BWW Review: Al Fallick's MOVIES, MUSICALS AND ME is Broadway Parody Hilarity

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BWW Review: Al Fallick's MOVIES, MUSICALS AND ME is Broadway Parody Hilarity
Al Fallick as "Halpert Evans" in MOVIES, MUSICALS
AND ME
. Photo Credit: Jordana Grolnick

What do Apollo 13, Space Jam, The Mummy, and A Quiet Place all have in common? Why, they're none other than four of the many (many) acclaimed movie musical adaptations of Halpert Evans' (Al Fallick) extensive Broadway career. You haven't heard of him? Well then, let me introduce to you one of Broadway's biggest stars--in his mind, the biggest star--of our time. Perhaps you'd recognize him from his role of Miranda in "The Devil Wears Prada: the Musical", or the critically acclaimed "The Terminator: the Musical"? If Mr. Evans isn't ringing a bell, I suggest you get yourself down to Ovations Night Club in Houston for a cabaret musical comedy show, "Movies, Musicals & Me: An Evening with Halpert Evans" starring none other than Halpert Evans himself.


BWW Review: Al Fallick's MOVIES, MUSICALS AND ME is Broadway Parody Hilarity
Al Fallick in character as "Halpert Evans".
Photo Credit: Gregg Hollander

Portrayed by Al Fallick, the character of Halpert Evans was born out of Fallick's training in comedy and a desire to perform a new, different role--one that fit him like a glove. Now, he's here in Houston to give you an exclusive cabaret show, showcasing the many great hits of Halpert Evan's Broadway career made up entirely of fictional movie musicals. And boy, does he deliver. Joined by guest artists Marco Camacho, Graham Baker, Kelley Peters and accompanied by Clark Baxtresser, this show is for theatre people and non-theatre people alike. Whether you identify more with the movie side of things (like my dad, who saw the show with me), or the musical theatre references (like me, the resident theatre kid), I guarantee there's something for you. Including such reputatable classics as "The Social Network: the Musical", in which Mark Zuckerberg discovers his idea for Facebook, and the only song in "A Quiet Place: the Musical", you will surely be enamored with this mastermind peformance of musical theatre hilarity.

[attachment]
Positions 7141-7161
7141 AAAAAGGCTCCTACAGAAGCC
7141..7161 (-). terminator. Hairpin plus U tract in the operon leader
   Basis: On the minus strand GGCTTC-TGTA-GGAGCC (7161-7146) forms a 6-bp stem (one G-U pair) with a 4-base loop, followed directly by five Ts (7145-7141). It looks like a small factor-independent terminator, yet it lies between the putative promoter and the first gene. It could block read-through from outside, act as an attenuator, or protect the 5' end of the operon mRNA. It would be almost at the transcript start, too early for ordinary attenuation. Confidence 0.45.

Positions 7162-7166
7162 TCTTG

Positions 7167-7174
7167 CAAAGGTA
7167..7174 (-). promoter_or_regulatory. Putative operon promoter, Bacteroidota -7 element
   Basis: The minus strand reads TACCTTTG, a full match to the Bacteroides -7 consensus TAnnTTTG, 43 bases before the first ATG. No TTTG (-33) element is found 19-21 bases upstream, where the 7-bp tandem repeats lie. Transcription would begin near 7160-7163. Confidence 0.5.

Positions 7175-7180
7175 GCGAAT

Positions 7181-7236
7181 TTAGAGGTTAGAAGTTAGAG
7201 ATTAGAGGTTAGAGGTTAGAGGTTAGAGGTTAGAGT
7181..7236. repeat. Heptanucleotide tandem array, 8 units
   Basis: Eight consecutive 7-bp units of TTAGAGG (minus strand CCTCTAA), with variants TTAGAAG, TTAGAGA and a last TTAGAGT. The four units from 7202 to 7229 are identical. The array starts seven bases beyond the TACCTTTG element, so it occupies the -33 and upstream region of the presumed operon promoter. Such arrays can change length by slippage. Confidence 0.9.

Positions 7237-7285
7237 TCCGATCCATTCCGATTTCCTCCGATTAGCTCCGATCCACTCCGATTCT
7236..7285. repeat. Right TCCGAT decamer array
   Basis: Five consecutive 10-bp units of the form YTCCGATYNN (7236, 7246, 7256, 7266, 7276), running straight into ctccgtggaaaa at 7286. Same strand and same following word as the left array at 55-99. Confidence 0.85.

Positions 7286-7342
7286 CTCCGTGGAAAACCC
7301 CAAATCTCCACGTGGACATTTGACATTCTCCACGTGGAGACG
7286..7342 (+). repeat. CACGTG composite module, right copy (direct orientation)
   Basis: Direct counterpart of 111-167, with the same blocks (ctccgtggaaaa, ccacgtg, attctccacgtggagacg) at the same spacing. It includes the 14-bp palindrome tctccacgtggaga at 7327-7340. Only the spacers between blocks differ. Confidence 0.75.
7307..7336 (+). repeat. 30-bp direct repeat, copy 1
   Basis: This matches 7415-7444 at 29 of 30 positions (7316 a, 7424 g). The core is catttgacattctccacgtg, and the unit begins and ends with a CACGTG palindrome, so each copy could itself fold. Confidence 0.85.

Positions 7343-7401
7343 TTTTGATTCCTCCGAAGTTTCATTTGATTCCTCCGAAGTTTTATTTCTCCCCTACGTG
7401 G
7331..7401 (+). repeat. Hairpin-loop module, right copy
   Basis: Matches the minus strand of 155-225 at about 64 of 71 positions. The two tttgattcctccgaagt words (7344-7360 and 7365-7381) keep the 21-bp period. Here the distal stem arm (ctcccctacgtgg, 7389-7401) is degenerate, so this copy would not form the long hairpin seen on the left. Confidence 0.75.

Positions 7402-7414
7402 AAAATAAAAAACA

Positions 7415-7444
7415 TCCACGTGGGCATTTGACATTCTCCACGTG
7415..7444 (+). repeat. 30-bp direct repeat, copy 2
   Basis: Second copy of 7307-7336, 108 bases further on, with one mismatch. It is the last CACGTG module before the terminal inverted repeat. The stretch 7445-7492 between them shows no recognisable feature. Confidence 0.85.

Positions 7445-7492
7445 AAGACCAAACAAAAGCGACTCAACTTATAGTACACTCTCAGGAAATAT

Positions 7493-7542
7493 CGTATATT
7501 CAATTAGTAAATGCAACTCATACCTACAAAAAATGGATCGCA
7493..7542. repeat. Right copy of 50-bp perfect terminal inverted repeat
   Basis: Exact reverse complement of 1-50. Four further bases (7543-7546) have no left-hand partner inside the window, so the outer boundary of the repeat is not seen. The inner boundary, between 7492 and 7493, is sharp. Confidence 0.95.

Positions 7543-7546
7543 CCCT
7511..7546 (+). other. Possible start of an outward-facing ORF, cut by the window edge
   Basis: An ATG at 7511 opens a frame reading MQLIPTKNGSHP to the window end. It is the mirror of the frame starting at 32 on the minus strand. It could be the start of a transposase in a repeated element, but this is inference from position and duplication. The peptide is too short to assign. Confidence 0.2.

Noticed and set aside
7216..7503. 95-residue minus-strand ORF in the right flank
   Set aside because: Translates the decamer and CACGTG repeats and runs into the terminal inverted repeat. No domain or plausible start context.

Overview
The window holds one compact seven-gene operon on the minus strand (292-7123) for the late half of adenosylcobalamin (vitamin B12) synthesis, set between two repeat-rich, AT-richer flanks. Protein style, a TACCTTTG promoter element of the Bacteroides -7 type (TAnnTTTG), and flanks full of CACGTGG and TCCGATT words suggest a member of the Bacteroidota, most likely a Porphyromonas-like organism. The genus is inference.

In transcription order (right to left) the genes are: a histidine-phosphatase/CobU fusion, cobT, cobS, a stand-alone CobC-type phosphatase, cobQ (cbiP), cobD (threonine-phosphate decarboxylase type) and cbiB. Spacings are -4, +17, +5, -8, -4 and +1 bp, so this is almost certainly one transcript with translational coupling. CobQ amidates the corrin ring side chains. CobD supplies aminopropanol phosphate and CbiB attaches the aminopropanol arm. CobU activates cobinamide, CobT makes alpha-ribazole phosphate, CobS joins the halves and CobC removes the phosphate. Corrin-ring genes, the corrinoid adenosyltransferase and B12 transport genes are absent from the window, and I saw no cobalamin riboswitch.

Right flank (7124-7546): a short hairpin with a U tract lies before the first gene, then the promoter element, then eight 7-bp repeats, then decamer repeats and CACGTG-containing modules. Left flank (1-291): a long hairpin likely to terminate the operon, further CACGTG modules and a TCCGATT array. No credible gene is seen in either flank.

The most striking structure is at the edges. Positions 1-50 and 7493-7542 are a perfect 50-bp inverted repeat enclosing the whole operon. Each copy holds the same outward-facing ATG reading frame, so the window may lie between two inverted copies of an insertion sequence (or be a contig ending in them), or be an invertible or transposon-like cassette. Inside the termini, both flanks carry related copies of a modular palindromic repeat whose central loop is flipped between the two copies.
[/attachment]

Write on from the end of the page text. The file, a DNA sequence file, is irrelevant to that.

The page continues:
What makes this recital of fictional Broadway hits work? First off, it's really just a darn good idea. Fallick's parody musicals are not just funny, they're funny because they're clever. How often do we see musicals pop up on Broadway that we never really expected (or wanted, for that matter). Uh, see "Spongebob Squarepants: the Broadway Musical". In fact, one of his parodies "The Devil Wears Prada: the Musical" is actually a real musical now in the works for Broadway, interstingly enough.

The ethos of this production resides in Fallick's performative chops, the spitfire comedy, and most especially the genius of the songs. In order to create parody songs that effectively make you laugh, are catchy to the ear, and sound like they could really be drawn from Broadway, you have to possess an understanding of the formula of musical theatre. Opening numbers have to sound like opening numbers. The dramatic, emotional "11 o'clock numbers" near the end of a show have to truly sound as such to work.